Future of health: Patient monitoring- Part 1

Future of health: Patient monitoring- Part 1

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Keith Errey, CEO of Isansys Lifecare

 Keith Errey, CEO of Isansys Lifecare, looks at how the future of health will use patient data to create predictive analytics and a unique way of viewing a person’s physiology.

We are creating the internet of living things and the starting point is wireless patient monitoring. At Isansys we have developed a system, which allows a child or adult to be monitored wirelessly and continuously in real-time, ensuring deterioration is identified more quickly and timely treatment is given.

The system, called the Patient Status Engine (PSE), uses wireless sensors that attach to the body to monitor patients and are free from leads, cables and wires. One of these sensors, the Lifetouch resembles a lightweight adhesive bandage and, regardless of whether the patient is in bed, walking around the hospital, or recovering at home, the Lifetouch continuously collects patient data.

It analyses the electrocardiagram (ECG) of every heartbeat to provide continuous heart rate, respiration rate, heart rate variability, and at the push of an on-screen button, a real-time ECG trace. So, no matter where you are, you have this high resolution monitoring going on. It means that patients can get on with their lives and still be monitored almost as if they’re in an intensive care ward.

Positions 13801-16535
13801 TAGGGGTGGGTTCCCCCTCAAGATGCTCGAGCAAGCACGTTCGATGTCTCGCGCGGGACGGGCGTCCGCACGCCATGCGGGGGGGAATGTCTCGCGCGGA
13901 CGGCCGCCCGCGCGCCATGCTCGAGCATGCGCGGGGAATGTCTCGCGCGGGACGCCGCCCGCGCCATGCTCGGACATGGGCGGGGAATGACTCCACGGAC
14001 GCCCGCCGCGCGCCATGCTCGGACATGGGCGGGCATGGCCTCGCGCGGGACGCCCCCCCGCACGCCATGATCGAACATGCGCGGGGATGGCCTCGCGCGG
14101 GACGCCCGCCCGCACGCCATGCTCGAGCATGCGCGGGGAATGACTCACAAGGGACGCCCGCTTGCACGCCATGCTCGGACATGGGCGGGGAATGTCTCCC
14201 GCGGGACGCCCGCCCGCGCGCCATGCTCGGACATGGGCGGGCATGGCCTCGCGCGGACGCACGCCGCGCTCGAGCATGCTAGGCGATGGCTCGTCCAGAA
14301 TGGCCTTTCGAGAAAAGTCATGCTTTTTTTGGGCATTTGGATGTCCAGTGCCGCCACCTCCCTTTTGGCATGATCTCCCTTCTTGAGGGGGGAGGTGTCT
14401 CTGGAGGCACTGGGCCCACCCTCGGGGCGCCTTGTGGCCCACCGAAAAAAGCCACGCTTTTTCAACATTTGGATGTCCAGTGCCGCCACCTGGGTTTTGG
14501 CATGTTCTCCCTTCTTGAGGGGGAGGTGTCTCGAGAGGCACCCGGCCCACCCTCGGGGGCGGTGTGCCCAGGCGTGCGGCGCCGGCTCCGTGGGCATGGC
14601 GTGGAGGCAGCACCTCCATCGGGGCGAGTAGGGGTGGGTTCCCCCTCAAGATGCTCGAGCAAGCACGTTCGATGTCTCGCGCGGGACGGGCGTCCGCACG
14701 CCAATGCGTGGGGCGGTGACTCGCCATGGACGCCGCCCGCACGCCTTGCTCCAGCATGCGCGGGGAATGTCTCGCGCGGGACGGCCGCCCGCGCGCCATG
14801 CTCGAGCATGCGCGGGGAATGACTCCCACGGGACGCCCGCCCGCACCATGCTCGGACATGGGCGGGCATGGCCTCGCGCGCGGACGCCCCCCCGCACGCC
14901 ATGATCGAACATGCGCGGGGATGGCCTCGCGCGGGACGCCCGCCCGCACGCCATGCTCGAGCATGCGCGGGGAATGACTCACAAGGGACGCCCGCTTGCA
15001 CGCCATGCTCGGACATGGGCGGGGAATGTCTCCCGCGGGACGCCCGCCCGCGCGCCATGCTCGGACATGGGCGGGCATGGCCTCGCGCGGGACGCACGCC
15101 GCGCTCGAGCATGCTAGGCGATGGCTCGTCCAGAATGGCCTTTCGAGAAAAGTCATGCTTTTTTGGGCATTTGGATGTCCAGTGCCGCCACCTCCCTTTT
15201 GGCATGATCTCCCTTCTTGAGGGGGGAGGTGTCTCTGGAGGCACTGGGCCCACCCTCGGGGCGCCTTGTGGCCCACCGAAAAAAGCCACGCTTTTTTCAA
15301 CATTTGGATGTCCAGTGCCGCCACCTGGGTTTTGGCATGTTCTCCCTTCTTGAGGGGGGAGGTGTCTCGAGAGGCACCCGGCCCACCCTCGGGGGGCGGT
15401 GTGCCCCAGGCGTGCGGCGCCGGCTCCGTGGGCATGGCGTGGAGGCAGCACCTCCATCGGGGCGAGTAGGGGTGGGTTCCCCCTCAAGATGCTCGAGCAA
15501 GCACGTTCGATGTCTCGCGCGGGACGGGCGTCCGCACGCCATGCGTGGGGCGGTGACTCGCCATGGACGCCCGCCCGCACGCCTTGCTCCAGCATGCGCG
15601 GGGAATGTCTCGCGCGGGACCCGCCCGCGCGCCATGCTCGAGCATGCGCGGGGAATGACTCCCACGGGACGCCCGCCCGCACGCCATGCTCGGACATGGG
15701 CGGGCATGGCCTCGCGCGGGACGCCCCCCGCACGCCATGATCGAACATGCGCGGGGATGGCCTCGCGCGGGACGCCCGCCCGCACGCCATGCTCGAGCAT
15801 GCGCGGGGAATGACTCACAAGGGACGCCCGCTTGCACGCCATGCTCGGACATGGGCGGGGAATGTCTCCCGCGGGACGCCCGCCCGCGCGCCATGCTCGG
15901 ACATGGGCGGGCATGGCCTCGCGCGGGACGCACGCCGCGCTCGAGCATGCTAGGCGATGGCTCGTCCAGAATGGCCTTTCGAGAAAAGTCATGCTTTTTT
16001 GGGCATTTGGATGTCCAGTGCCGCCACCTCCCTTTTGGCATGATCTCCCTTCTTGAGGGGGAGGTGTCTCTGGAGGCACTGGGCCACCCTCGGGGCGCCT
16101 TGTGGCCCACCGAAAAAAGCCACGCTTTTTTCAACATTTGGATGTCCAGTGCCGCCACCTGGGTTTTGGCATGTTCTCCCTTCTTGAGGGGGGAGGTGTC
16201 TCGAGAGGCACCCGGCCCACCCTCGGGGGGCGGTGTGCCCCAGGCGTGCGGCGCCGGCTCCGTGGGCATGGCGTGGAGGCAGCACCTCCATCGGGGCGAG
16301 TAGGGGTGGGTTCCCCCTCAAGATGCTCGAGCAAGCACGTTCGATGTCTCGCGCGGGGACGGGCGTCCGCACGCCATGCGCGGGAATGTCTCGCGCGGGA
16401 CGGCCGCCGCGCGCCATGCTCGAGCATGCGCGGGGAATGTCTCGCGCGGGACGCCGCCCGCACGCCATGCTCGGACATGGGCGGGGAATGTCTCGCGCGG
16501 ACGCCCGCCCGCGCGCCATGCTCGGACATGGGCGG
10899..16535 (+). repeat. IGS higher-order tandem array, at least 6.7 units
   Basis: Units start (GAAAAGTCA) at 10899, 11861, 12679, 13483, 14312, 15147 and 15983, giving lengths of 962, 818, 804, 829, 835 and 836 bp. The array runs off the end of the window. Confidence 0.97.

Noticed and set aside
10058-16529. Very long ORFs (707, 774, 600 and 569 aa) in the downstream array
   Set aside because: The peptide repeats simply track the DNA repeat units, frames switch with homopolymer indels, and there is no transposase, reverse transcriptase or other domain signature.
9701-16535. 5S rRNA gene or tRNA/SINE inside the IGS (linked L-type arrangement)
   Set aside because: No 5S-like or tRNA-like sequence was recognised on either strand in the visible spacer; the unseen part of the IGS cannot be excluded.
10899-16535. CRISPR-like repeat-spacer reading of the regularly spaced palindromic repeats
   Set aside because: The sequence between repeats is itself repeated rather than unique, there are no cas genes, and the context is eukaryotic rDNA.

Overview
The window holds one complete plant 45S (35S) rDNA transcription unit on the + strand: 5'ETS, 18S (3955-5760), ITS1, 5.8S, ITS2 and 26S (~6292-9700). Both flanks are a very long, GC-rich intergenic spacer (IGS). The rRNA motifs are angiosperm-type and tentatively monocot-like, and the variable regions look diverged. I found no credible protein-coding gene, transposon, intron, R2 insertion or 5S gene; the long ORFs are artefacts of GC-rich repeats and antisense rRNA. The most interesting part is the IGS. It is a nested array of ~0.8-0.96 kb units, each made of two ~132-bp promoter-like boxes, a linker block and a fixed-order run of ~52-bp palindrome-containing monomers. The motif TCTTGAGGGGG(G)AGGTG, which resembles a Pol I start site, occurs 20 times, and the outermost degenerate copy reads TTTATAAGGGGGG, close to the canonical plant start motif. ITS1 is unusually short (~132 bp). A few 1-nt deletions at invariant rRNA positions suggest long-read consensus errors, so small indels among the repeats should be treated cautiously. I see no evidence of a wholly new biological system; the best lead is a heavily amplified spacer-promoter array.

Real-time Digital Health

The Lifetouch is one of the sensors comprising the PSE. It is combined with the other wireless sensors to provide a multiple vital sign data capture and analysis system. The data from each sensor is transmitted via a low energy Bluetooth connection to the Isansys gateway, a screen located near to the bedside. The gateway analyses the data and wirelessly transmits the new clinical information into the Isansys Lifeguard server and from there it delivers the patient status indicators to any authorised laptop, desktop or mobile device. By collecting data in this way, doctors and nurses can access and learn of a patient’s status at all times and anywhere.

Screen Shot 2016-01-11 at 15.18.31It also means the clinicians are provided with early warning indicators of adverse events and serious conditions, for example sepsis – a life threatening whole body infection, by analysing subtle changes in a patient’s vital signs. This ensures a more accurate prediction of a patient’s deterioration, which is expected to lead to faster and more targeted responses that can save lives and shorten hospital stays.

All our devices and systems are fully approved medical devices, ready for clinical use. The Patient Status Engine is being used in hospitals now.

The future of healthcare

We see this technology as the future of how patients will be monitored, however, it is not only about patient monitoring, it’s about getting information in a digital context, which can then be used for a whole range of analytical techniques and methods to understand much more about human physiology and diseases.

By using the PSE, clinicians can collect accurate heart rate, heart rate variability, respiration rate, temperature, oxygen saturation data in real-time wirelessly and continuously. The data, which is being collected, is so accurate and so high resolution that it’s then possible to develop various kinds of mathematical tools that can actually predict what’s going to happen to a patient in the future.

One way to make a difference and improve healthcare is having clinicians who better understand their patients. Current monitoring systems are too expensive or too slow to be implemented on a large scale across hospitals. Our wireless patient monitoring platform addresses this issue.

You can follow Keith Errey, CEO of Isansys, @keitherrey and Isansys @Isansys. Don’t forget to follow us too @IoTUKNews.

Keith Errey
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